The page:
D

Destination

Around the Hotel

Daily: 4am to 9pm |

Admission Fees: US$ 2

SHWE-THA-LYAUNG RECLINING BUDDHA (10 MINS DRIVE)

Built by the Mon in 994 this big Buddha was restored several times but was overgrown by the jungle after the total destruction of Bago by the Burmans in 1757. The 55 meter long and 16 meter high reclining Buddha is well known in Bago. It was rediscovered in 1880 and restored again several times to bring it to this condition. This huge reclining Buddha with a sign on the platform in front of the image giving the measurements of each body part. It is reputed to be one of the most lifelike of all reclining Buddhas. The Myanmar people say that the image represents Buddha in a 'relaxing' mode.

Measurements of the reclining Buddha Image

Height at the shoulder is 52.5 feet (16m). Extent of the face is 22.5feet (6.9m). Lengthwise dimension of the throat is 7.5 feet (2.3m). Length of the upper torso is 47.5 feet (14.5m). Length of the ear is 15 feet (4.6m). Length of the eyebrows is 7.5 feet (2.3m). Width of the mouth is 7.5 feet (2.3m). Width of each eye is 3.5feet (1.1m). Bridge of the nose is 7.5 feet (2.3m). Length of the sole of the foot is 25.5 feet (7.8m). Dimension of the palm lengthwise is 22 feet (6.7m). Height of the big toe is 6 feet (1.8m).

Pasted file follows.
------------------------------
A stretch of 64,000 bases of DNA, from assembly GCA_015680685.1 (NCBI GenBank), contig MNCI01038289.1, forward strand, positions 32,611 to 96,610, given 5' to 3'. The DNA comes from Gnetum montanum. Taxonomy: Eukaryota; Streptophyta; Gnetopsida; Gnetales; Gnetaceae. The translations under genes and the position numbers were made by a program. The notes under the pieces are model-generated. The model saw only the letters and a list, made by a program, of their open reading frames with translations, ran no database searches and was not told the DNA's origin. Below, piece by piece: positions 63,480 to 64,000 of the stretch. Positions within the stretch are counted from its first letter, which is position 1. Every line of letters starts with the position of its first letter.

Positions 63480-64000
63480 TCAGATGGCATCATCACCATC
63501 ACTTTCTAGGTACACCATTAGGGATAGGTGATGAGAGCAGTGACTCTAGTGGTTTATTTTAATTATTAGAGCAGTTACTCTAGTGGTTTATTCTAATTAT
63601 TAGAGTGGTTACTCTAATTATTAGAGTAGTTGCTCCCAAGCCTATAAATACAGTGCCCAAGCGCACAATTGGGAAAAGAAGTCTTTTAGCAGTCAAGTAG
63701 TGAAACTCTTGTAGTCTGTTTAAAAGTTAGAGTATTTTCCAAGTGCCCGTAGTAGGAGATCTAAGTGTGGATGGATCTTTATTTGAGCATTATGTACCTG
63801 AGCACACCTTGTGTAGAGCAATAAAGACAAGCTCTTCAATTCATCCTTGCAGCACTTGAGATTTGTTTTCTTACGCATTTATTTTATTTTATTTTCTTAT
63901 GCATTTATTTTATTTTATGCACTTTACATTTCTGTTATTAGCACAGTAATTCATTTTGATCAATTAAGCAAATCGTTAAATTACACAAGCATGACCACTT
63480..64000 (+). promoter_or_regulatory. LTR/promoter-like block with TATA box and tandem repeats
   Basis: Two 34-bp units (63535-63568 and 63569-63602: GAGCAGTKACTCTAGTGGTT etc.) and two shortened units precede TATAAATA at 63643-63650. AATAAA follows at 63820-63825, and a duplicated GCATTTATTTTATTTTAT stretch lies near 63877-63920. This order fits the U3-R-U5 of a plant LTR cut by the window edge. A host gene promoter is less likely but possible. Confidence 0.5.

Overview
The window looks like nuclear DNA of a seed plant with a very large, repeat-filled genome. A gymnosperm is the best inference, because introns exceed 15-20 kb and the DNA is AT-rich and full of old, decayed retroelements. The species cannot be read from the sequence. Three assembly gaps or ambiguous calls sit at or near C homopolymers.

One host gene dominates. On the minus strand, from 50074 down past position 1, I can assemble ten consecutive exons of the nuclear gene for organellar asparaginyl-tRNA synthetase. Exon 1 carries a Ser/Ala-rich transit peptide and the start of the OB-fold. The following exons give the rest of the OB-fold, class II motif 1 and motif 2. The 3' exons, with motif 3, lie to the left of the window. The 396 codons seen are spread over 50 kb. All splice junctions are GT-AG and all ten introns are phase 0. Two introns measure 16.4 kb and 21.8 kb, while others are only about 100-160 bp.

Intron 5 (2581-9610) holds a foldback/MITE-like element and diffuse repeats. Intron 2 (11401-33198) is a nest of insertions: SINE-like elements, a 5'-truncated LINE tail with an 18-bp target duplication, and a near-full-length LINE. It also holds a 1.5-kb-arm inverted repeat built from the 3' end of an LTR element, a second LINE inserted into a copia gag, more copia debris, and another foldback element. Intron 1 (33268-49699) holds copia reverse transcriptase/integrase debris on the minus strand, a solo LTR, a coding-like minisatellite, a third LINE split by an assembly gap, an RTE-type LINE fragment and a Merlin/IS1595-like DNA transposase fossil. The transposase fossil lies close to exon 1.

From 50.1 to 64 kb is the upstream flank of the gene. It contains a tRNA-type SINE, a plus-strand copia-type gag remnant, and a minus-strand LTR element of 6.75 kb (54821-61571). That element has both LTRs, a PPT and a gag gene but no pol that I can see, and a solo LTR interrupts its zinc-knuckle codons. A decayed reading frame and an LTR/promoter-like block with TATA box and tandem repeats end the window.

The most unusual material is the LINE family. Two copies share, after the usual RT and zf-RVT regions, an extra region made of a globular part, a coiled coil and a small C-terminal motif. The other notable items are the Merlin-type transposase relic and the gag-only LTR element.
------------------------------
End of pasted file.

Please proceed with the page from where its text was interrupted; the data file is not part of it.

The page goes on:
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Daily: 4am to 9pm |

Admission Fees: US$ 2

SHWEMAWDAW PAGODA (10 MINS DRIVE)

The Shwemawdaw or 'Great Golden God Pagoda' of Bago has been growing for more than 1000 years. The Shwemawdaw Pagoda whose spire can be seen behind this impressive entrance portal was originally built by the Mon to a height to 23 meters in the 8th century and was rebuilt higher several times until it finally reached its present 114 meter stature in 1954. The pagoda was originally built by 2 merchants; Taphussa and Bhalita to house some hair relics of the Buddha. Over the centuries it has become the tallest of the Burmese pagodas. As with other pagodas, this growth in size occurred during numerous reconstruction periods, usually following great earthquakes. The most recent quake in 1930, nearly leveled the ancient structure and it was not until 1952 that it again dominated the Bago skyline. Legends say that enshrined beneath the towering pagoda are the hairs and teeth of the Buddha. Because of these relics, Shwemawdaw is visited by throngs of Buddhist pilgrims during all hours of the day and night. ...

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Daily: 4am to 9pm |

Admission Fees: US$ 2

KYAIK PUN BUDDHA IMAGES (10 MINS DRIVE)